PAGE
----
A heartfelt, charming coming-of-age story with a strong message.

Pub Date: July 23, 2019

ISBN: 978-1-07-913500-8

Page Count: 300

Publisher: Wise Wolf Books

Review Posted Online: Aug. 4, 2021

Kirkus Reviews Issue: Oct. 1, 2021

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Engrossing, contemplative, and as heart-wrenching as the title promises.

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THEY BOTH DIE AT THE END

What would you do with one day left to live?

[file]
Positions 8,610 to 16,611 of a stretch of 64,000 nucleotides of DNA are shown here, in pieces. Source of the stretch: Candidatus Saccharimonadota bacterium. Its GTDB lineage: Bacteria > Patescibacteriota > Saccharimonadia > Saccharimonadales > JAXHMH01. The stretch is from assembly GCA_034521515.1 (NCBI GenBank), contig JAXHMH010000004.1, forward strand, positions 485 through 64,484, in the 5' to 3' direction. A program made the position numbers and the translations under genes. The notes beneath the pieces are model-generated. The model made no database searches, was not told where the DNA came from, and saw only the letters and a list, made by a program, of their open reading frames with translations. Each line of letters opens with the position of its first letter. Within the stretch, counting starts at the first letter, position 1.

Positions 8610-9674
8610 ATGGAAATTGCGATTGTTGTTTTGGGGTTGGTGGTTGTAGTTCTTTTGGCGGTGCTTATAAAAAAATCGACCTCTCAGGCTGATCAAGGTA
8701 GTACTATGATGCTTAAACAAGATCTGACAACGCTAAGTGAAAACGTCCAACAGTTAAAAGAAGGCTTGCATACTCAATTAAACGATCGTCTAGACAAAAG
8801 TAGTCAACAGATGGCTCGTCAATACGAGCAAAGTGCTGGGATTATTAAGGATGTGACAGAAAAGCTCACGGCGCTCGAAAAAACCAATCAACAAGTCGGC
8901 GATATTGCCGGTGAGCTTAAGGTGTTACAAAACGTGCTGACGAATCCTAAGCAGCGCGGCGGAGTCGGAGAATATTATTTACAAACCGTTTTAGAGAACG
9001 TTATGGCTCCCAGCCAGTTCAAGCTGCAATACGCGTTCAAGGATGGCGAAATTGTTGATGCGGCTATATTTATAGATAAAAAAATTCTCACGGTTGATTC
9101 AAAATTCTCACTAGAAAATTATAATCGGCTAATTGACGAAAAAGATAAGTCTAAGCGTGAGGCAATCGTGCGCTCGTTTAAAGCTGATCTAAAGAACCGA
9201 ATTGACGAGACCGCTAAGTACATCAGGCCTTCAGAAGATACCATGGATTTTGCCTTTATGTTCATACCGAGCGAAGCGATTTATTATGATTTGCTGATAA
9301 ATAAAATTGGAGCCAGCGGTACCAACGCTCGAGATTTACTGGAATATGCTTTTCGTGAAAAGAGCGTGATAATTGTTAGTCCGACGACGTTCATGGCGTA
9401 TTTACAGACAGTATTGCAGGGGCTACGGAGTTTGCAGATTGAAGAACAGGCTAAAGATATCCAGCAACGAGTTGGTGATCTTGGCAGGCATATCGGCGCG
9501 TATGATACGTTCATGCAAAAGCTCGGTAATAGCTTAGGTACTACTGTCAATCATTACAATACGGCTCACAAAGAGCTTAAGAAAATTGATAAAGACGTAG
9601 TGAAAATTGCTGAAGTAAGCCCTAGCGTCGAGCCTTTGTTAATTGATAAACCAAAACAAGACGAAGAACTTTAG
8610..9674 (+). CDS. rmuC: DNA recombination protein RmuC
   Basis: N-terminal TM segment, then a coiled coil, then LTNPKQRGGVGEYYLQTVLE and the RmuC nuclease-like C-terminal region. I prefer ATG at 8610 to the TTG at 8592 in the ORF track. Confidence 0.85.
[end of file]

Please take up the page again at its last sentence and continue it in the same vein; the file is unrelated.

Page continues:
In an alternate present, a company named Death-Cast calls Deckers—people who will die within the coming day—to inform them of their impending deaths, though not how they will happen. The End Day call comes for two teenagers living in New York City: Puerto Rican Mateo and bisexual Cuban-American foster kid Rufus. Rufus needs company after a violent act puts cops on his tail and lands his friends in jail; Mateo wants someone to push him past his comfort zone after a lifetime of playing it safe. The two meet through Last Friend, an app that connects lonely Deckers (one of many ways in which Death-Cast influences social media). Mateo and Rufus set out to seize the day together in their final hours, during which their deepening friendship blossoms into something more. Present-tense chapters, short and time-stamped, primarily feature the protagonists’ distinctive first-person narrations. Fleeting third-person chapters give windows into the lives of other characters they encounter, underscoring how even a tiny action can change the course of someone else’s life. It’s another standout from Silvera (History Is All You Left Me, 2017, etc.), who here grapples gracefully with heavy questions about death and the meaning of a life well-lived.